FILE UNDER: J. Lo lite.
CORPORATE LINE: As a member of the first graduating class of Brooklyn’s High School of The Arts, Ortega is a natural at performing. With years of practice under her belt, she is the total package: singer, songwriter, dancer, and more. In her youth, Jeannie performed at local parks (as “Spice,” one half of a kiddie singing group she called “Sugar & Spice”), in front of her kindergarten class, and numerous times throughout her school years. When her voice became popular in the neighborhood and people started to seriously take notice, Jeannie decided to go full speed ahead and focus on her dream. “I was ready and jumped in feet first,” she says of the opportunity she was not going to miss.
Now19-years old, the Bushwick, Brooklyn-native has much to be thankful for. After her first real recording “Got What It Takes” wound up on the soundtrack and in the movie Love Don’t Cost A Thing, Jeannie inked a major recording deal with Hollywood Records and is now prepared to release her debut album, aptly titled No Place Like Brooklyn.
“Let It Go” – It’s not impossible to see this song as a single even though it’s not a hit. “Let It Go” is the kind of track that can get people moving on the dance floor.
“Crowded” f/Papoose – Ortega has a decent hook—the rhyme thrown together by rapper Papoose is amateur at best. It’s a shame that they allowed some nameless and skillless rapper to come in and ruin the track. It sounds like they pulled a guy off the street and asked him to rap.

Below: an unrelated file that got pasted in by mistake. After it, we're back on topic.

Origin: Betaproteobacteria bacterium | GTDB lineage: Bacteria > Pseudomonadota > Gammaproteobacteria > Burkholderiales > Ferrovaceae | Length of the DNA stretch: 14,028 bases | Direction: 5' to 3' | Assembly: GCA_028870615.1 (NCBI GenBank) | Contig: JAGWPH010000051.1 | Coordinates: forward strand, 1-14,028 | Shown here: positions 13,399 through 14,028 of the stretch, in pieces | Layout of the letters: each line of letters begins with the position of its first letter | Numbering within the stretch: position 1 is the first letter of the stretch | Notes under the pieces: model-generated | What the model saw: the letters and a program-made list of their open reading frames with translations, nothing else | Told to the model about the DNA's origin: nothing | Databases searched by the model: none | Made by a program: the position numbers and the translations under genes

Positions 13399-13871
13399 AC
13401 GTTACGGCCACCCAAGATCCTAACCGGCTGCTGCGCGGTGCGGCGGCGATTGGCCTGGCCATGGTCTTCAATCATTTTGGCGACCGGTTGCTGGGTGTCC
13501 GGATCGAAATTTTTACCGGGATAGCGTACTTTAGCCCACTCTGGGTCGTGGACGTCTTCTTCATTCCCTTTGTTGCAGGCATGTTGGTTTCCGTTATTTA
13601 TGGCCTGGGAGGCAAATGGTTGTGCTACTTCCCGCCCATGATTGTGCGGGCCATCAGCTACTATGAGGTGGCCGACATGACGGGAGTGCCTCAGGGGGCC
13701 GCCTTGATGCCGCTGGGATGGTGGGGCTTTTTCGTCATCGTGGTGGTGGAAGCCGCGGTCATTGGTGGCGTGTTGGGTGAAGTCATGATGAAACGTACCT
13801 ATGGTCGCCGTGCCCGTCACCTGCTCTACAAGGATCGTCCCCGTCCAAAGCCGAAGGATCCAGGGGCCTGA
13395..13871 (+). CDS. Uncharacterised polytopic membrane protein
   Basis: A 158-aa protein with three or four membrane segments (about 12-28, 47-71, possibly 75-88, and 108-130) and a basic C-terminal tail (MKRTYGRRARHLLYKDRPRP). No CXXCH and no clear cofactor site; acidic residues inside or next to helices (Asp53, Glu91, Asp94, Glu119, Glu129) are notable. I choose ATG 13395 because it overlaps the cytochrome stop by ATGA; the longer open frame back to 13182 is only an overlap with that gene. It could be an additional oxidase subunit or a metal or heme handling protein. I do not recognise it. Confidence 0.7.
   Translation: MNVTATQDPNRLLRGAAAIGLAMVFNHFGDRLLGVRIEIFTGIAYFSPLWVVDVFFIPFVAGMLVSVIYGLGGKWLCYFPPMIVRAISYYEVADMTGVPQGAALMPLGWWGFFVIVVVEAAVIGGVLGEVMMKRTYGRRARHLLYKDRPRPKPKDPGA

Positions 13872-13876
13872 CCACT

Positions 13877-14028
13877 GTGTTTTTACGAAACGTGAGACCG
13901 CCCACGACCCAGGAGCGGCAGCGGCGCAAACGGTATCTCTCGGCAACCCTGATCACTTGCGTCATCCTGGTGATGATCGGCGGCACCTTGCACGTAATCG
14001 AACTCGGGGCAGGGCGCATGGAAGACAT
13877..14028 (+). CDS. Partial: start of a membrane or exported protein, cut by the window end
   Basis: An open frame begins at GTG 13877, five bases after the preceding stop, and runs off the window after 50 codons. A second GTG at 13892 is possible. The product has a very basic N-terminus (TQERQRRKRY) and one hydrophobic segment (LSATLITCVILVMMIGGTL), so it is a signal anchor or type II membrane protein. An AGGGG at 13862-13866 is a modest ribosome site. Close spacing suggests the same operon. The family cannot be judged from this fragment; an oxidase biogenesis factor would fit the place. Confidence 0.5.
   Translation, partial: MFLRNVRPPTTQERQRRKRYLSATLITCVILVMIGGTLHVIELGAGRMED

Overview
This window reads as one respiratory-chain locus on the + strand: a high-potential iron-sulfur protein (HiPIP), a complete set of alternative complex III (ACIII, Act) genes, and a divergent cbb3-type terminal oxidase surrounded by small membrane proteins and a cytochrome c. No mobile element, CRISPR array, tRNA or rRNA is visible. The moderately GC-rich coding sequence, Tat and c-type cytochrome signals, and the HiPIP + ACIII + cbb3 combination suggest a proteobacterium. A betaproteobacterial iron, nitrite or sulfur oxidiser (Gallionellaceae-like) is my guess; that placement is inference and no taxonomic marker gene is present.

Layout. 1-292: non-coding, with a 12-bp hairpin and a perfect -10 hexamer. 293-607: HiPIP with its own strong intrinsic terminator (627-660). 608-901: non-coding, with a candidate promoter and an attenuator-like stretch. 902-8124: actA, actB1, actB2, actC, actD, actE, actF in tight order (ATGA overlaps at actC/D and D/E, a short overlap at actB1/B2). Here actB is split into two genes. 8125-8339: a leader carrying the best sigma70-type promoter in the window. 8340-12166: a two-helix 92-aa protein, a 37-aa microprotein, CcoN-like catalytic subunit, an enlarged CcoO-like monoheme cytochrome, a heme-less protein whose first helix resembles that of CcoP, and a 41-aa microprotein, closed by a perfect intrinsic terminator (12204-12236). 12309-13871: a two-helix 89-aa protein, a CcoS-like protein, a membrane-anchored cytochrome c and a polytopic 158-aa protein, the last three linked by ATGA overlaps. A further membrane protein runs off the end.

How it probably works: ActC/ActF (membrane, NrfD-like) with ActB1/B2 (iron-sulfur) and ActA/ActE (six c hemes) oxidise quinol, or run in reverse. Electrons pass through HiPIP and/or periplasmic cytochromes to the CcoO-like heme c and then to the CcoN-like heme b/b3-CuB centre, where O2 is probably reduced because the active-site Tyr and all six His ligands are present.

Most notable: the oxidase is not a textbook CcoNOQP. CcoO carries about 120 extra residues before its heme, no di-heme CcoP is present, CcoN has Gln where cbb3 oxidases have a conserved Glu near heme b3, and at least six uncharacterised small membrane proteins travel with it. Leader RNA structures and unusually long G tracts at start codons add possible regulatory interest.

“Pay It” f/Kovas – It’s funny that the same error is repeated here as someone thought it was a good idea to get another talent-less rapper to bring in a busted rhyme. It’s less tolerable because the song isn’t as good as “Crowded”.
“Green I’Z” – Ortega gets off a track that could have been a Jennifer Lopez castoff.
There are a lot of songs that come close.
FRANKLY: Jeannie Ortega is bound to get lost in the mix of the revolving door of pop artists. Nothing distinguishes Ortega from anyone else as she mixes in some rappers, hot beats, and monotonous pop lyrics. What is lacking are big, memorable hooks. Ortega is one of dozens disposable pop artists shuffled too-and-fro every year by record labels hoping for the next Britney or Jennifer Lopez.
+ Rae Gun